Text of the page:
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NickyBones5453269dBut she is right. If you want to work for Big-Tech companies, and this is what they ask in interviews, then you need to learn it in order to pass.
It's not like she invented this filtering process, she just gave people tools to prepare better.
You don't get to work for 3 Big-Tech companies if you are a poor engineer. Your contempt for her is misplaced.
Fast-Nop32801269dAs I said before: filtering down the masses of applications to a manageable level without running the risk of a discrimination lawsuit. Even after filtering, they STILL have plenty of choice.
I wouldn't even apply at one of these companies because the effort for the application process together with the low odds of getting a job there even if I pass don't give enough expected return value to me.
Which is another point of the process: deterring even more people from applying in the first place.
NickyBones5453269d@foniho I know friends who ran away from these companies after 6 months. Because the stress was unreal, 13 hours workday on the regular. Given that this is what these companies expect from their employees, this crazy filtering system makes sense. You will only prepare for interviews for 4 months if your lifelong dream is to work for Google, and then you will be willing to sacrificing your life for the company. They are looking for ultras.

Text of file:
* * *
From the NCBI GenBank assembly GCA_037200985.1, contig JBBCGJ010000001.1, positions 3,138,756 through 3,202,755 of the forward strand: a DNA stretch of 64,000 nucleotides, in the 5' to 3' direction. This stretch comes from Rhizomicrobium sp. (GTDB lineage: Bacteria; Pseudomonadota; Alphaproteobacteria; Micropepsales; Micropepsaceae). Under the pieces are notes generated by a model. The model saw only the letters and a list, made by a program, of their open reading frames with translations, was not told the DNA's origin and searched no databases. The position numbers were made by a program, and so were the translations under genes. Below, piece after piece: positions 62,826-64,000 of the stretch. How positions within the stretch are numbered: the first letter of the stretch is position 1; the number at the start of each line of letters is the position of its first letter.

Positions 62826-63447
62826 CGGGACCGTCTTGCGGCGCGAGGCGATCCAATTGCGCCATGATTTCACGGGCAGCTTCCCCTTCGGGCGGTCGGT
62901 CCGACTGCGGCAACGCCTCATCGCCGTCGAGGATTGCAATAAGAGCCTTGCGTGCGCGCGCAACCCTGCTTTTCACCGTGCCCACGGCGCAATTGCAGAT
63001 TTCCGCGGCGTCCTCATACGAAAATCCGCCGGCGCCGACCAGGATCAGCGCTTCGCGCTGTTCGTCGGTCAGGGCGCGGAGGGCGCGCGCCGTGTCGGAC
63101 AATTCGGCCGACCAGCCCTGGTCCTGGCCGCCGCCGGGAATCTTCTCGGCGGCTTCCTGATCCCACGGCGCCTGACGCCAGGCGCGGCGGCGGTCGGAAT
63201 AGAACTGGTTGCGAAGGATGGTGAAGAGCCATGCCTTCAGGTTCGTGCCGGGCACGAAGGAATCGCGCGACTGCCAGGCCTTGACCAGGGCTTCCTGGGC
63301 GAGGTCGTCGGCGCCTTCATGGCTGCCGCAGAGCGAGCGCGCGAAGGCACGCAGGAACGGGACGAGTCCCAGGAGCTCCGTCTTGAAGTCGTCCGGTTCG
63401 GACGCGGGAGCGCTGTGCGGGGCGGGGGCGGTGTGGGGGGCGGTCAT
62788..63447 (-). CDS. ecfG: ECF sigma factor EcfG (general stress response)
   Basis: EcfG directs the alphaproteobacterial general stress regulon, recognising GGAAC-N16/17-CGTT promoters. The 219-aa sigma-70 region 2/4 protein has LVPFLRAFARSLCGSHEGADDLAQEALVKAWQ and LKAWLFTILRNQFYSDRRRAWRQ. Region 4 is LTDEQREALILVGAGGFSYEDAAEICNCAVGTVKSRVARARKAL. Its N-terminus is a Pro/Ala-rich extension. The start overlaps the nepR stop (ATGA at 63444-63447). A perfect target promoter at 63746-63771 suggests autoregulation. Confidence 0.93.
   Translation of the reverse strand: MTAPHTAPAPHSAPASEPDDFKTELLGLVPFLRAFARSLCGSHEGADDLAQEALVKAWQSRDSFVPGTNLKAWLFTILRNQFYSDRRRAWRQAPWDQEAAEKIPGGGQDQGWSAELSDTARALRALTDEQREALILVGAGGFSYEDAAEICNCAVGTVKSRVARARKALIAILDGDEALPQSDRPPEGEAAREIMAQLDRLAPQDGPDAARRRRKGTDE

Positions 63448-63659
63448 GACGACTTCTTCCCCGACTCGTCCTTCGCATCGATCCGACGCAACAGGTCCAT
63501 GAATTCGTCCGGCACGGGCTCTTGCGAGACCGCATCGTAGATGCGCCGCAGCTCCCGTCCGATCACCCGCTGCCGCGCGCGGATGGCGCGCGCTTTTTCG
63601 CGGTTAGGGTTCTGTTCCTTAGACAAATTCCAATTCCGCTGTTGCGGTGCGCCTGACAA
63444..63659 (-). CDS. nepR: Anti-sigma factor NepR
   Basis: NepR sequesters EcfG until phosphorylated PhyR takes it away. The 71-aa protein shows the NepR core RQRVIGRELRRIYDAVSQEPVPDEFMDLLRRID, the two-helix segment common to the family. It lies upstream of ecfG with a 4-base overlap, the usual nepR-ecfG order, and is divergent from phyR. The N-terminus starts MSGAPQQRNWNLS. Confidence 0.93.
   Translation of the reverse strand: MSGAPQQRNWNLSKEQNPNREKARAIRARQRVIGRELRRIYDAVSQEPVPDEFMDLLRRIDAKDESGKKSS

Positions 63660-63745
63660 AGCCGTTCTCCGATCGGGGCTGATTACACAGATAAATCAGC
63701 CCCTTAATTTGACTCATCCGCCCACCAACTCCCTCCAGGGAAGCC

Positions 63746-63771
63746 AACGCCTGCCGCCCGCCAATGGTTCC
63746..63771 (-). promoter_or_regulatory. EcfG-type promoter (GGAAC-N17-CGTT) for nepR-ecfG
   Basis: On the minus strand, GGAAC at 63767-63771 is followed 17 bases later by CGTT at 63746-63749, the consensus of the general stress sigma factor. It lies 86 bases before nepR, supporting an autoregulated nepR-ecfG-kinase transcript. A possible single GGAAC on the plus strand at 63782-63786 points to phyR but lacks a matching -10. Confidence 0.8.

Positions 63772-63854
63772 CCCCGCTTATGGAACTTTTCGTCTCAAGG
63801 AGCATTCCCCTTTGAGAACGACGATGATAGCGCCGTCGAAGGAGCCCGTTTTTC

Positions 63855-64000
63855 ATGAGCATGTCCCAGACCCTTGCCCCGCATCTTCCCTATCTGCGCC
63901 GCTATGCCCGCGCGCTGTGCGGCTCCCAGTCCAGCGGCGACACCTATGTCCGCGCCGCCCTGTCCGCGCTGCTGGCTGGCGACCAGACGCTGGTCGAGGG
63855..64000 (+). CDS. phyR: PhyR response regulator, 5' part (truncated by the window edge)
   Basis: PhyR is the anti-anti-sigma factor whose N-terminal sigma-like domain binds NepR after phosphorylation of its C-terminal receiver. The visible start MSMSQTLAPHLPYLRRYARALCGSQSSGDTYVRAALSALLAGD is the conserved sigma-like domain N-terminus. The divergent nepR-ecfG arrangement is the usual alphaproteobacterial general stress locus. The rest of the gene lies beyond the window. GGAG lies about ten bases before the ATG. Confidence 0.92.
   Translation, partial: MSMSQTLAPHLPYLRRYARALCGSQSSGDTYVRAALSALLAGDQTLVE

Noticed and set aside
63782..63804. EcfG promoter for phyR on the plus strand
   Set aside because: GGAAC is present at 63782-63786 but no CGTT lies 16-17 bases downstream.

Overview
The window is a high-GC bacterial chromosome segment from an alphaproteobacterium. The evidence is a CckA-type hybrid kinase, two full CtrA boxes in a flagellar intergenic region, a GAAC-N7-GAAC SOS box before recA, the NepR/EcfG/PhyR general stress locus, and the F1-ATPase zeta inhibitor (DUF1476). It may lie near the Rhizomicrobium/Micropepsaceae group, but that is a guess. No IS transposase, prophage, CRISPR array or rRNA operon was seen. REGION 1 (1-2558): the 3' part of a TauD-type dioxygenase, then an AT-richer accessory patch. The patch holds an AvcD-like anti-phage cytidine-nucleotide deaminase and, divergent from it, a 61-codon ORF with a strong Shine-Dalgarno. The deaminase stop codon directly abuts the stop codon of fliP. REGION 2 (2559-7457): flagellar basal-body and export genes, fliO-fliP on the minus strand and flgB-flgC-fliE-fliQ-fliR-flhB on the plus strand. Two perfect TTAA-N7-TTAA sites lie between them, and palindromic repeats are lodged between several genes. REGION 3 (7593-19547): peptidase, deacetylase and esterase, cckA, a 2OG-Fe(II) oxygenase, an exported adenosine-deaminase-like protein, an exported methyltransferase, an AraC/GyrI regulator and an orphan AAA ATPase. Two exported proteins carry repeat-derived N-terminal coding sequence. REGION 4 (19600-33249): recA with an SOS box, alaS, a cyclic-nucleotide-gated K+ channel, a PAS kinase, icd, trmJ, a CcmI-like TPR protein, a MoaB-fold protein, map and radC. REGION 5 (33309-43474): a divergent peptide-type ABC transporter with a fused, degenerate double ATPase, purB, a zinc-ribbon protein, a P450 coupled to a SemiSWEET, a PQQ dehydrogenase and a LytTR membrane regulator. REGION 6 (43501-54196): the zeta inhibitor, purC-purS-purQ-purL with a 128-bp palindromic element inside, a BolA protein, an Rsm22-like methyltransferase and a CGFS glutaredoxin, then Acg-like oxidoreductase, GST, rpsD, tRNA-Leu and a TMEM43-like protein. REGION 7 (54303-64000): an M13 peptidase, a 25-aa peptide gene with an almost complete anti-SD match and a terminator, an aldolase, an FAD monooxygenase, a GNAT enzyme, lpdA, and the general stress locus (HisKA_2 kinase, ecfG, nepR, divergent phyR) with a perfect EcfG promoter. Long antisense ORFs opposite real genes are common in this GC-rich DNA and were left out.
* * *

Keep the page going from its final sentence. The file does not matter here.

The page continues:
AlmondSauce13186269d@foniho In my (admittedly limited) experience there's signs the big banks are starting to learn from their mistakes - hours seem saner, offices nicer, culture more relaxed. They've *had* to move like that because they're not the cool companies to work for anymore, and good candidates are passing them by as a result.
I suspect it won't be long before the big 4 (and companies like them) will have to do the same thing. I'd say there's already some warning signs that their process isn't working nearly as well as they'd like, and there's way too many other cool companies out there with saner interview processes (and work life balances.)